Many studies have described a role of MAIT cells in bacterial infections (38, 89). For example, human CD8+MAIT cells are important in combating Salmonella enterica serovar Typhi (S. typhi) infection (73) and recently using a mouse model of Salmonella Typhimurium infection, MAIT cells have been shown to accumulate in the lungs of infected mice (37). Similarly, in response to S. typhi, MAIT cells are activated and home to affected tissues, such as the gut (73). MAIT cells can also be activated and functionally impaired in patients with scrub typhus, caused by Orientia tsutsugamushi (90).
As mentioned above, MAIT cells may also be involved in the clearance of some viral infections (45, 80). In patients with HCV and DENV infections, MAIT cells are present at a lower frequency in blood than in healthy controls, and can be activated in a cytokine-mediated manner to upregulate the expression of IFN-γ and GzmB (7, 78, 91). Furthermore, there is a negative correlation between the degree of depletion of the intrahepatic MAIT cells and the severity of liver inflammation and fibrosis in HCV-infected patients (78). In IAV infections, human MAIT cells can resist infection by IL-18-dependent activation (7, 66). Moreover, the function and frequency of MAIT cells can be impaired and reduced, respectively, in human T lymphotropic virus type 1 infection (92).
Apart from infectious diseases, MAIT cells also play potential roles in inflammatory diseases and cancers. Patients with ankylosing spondylitis have a lower frequency of MAIT cells in peripheral blood but a higher frequency in synovial fluid (SF) compared with the healthy controls, and MAIT cells in SF of patients with an exaggerated IL-17 phenotype are primed by IL-7 (93). Moreover, human MAIT cells are reduced and functionally altered in the peripheral blood of patients with common variable immunodeficiency (CVID) (94) and primary Sjogren’s syndrome (pSS) (68); however, the alteration of MAIT cell function in CVID and pSS patients is different. In CVID patients, MAIT cells are more activated and produce cytokines at higher frequencies than MAIT cells in healthy controls, while in pSS patients, MAIT cells are activated at a lower level and produce less cytokines than MAIT cells in healthy controls. In some cancers, such as gastric, colon, and lung cancers, MAIT cells can migrate from the peripheral blood to affected tissues, express GzmB and perforin, and thus have the potential to kill cancer cells in patients with mucosal-associated cancers (67). Moreover, MAIT cells heavily infiltrate the hepatic metastases in patients with colorectal carcinoma (CRC), and the function of tumor-infiltrating and tumor-margin MAIT cells are impaired irrespective of preoperative chemotherapy, implying the attractiveness of therapeutic targeting of MAIT cells in CRC (95).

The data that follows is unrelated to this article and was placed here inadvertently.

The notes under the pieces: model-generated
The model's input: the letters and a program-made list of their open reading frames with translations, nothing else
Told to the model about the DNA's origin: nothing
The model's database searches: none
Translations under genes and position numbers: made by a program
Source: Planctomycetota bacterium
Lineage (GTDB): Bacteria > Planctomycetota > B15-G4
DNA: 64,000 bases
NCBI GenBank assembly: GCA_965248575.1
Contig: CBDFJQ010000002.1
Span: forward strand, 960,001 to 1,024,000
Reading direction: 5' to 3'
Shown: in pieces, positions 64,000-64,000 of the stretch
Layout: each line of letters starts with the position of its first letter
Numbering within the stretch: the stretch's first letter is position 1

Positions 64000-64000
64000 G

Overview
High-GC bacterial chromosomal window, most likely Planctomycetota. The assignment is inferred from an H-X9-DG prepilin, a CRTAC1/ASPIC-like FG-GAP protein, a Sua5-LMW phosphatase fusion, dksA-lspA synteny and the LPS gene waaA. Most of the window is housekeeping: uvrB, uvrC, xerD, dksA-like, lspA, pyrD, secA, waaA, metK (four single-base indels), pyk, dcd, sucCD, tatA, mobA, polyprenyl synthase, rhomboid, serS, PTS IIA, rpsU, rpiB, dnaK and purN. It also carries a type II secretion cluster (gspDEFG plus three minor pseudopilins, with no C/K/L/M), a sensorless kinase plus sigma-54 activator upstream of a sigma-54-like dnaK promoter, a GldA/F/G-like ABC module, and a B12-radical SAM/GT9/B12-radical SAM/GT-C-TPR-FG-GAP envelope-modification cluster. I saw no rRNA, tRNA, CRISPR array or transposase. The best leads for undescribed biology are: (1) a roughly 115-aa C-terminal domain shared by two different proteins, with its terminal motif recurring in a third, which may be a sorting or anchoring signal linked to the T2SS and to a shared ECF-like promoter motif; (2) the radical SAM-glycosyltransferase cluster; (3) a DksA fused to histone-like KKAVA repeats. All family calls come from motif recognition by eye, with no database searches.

However, MAIT cells also play a pathogenic, not protective, role in SAg-mediated illnesses (82, 83). MAIT cells activated by SAgs not only contribute to cytokine storm but also acquire an anergic phenotype, indicating a role for them in immunopathology and immunosuppression and also implying that MAIT cells can be used as an efficacious therapeutic target of SAg-mediated illnesses. Collectively, based on an ever increasing understanding of the mechanisms involved in MAIT cell activation, MAIT cells continue to be implicated in more and more diseases, often with differing mechanisms of activation.
Given their ability to rapidly produce cytokines after stimulation, direct lysing of microbe-infected cells, and their potential to regulate immune responses, MAIT cells similar to iNKT cells and Vγ9Vδ2 T cells, which have been used as targets in immunotherapy research (96–101), may also be an effective target for disease treatment. For example, due to their potential role in cancers and infectious diseases, adoptive MAIT cell transfer therapy may be a promising approach to treat diseases (102). Moreover, with a growing number of MAIT cell antigens to be found, the potent antigens can be administered alone or pulsed on APCs to enhance immune responses, or can be used as an effective adjuvant to boost vaccine efficacy. Furthermore, as their pathogenic role in SAg-mediated illnesses, blocking the function of MAIT cells may alleviate the pathological damage caused by SAgs (82). However, there is still no one immunotherapy based on MAIT cells to be used in clinical trials. Therefore, our better understanding of the biology of MAIT cells will accelerate the use of MAIT cell immunotherapy in diseases.